When a child is taken away from a parent, as is usually the case in foster care, it can become easy to mentally go down this path: "My foster child's bio parent isn't a 'good' parent. They aren't capable of taking care of the child. The child will have a much better life with me, their foster parent."
These may not be things you say out loud, but if you're not deliberately avoiding them, these beliefs may start infiltrating how you treat your foster child's biological parents AND how you treat the child. So here are some reminders:
1. Your foster child's biological parents likely made poor decisions but they are not inherently bad. Don't treat them as such.
2. They likely love their child. You may not agree with how they show it, but that doesn't make their love any less real than yours.
3. They don't need to be your enemy. Fostering shouldn't be an "us versus them" thing.
4. The more you lift up bio parents with your words and actions, the more you are supporting your foster child and their future.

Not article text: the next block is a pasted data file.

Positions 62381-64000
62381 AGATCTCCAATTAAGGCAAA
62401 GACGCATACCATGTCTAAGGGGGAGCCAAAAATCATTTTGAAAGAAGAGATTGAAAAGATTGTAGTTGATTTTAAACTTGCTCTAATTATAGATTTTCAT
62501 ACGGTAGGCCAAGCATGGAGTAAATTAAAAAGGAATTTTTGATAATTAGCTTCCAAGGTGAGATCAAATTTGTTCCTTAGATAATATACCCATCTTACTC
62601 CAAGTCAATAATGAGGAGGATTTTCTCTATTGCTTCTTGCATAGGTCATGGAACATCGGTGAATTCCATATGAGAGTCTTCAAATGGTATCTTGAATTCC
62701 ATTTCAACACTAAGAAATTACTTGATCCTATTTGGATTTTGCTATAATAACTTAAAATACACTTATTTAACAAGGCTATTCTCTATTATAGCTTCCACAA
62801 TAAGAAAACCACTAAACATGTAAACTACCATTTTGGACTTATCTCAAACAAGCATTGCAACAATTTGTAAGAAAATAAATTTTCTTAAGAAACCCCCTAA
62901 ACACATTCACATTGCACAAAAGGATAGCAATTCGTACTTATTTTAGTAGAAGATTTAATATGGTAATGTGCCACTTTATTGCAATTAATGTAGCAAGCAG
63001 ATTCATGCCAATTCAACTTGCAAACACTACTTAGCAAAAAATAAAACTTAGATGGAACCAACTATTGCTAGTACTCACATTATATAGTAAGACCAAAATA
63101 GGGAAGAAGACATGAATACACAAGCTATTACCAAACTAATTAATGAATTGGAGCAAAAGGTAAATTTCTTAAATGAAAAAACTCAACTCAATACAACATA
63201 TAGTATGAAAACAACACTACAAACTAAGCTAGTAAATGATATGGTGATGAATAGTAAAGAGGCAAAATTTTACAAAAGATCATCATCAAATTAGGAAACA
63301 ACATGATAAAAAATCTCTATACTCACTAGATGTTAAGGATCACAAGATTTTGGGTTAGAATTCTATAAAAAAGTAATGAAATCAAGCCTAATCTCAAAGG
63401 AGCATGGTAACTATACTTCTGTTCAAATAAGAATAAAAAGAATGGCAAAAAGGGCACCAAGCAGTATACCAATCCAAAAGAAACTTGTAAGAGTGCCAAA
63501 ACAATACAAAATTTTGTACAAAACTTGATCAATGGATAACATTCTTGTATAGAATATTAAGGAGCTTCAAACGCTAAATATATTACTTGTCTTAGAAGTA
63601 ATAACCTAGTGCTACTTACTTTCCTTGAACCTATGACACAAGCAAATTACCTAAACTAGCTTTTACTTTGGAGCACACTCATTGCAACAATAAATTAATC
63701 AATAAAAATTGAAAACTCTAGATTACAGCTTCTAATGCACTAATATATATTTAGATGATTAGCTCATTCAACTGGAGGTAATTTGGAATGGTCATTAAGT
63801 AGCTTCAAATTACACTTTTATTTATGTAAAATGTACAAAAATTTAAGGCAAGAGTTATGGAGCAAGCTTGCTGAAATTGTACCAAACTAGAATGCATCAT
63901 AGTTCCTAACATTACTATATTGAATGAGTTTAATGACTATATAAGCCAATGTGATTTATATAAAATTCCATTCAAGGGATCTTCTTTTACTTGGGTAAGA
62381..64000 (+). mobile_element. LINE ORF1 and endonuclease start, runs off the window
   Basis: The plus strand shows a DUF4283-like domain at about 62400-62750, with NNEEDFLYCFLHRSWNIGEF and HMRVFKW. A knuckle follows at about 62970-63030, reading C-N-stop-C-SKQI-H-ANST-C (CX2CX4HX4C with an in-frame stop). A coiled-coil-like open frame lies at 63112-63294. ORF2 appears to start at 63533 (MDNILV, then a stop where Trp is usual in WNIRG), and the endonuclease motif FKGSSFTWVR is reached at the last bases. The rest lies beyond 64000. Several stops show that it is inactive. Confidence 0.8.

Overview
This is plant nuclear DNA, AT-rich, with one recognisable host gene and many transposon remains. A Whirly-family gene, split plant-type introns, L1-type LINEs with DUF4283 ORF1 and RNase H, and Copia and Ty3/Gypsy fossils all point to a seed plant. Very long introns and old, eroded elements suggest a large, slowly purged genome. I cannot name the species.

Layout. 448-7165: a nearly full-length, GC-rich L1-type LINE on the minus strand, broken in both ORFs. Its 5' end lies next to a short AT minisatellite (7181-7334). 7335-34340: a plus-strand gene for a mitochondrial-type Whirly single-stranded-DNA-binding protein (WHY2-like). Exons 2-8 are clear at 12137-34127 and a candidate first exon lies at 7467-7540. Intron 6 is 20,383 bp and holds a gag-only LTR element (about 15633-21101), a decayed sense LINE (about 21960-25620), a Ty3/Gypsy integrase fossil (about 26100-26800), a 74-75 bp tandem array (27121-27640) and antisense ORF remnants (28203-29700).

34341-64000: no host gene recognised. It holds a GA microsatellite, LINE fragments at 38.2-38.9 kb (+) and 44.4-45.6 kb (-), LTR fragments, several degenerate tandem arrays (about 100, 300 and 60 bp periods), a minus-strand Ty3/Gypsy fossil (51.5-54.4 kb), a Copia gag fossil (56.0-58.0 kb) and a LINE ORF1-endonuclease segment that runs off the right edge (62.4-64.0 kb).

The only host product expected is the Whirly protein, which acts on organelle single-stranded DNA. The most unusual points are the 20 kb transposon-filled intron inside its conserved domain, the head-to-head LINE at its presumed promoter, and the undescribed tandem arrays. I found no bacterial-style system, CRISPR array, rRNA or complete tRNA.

5. Your foster child likely loves their bio parents (even when bio parents don't deserve it in your eyes).
6. If bio parent is capable of keeping the foster child safe and providing love, no matter how much love or resources you have at your disposal, their bio parent will almost always be the best parent for your foster child.
7. You will have little to no say in whether the bio parent is capable of keeping the foster child safe, so be ready to accept that when fostering.
Keep all of this in mind as you continue on your fostering journey. It's not always easy to have empathy for bio parents. But remember, they love their child, even if they don't always make the right choices. We should support our foster children by lifting up their bio parents no matter how challenging it may be.
I'm a foster mom, bio mom, working mom, special needs mom, busy mom. I'm also married to my high school sweetheart, I'm a proud 23-year childhood cancer survivor, and I'm passionate about serving my community.
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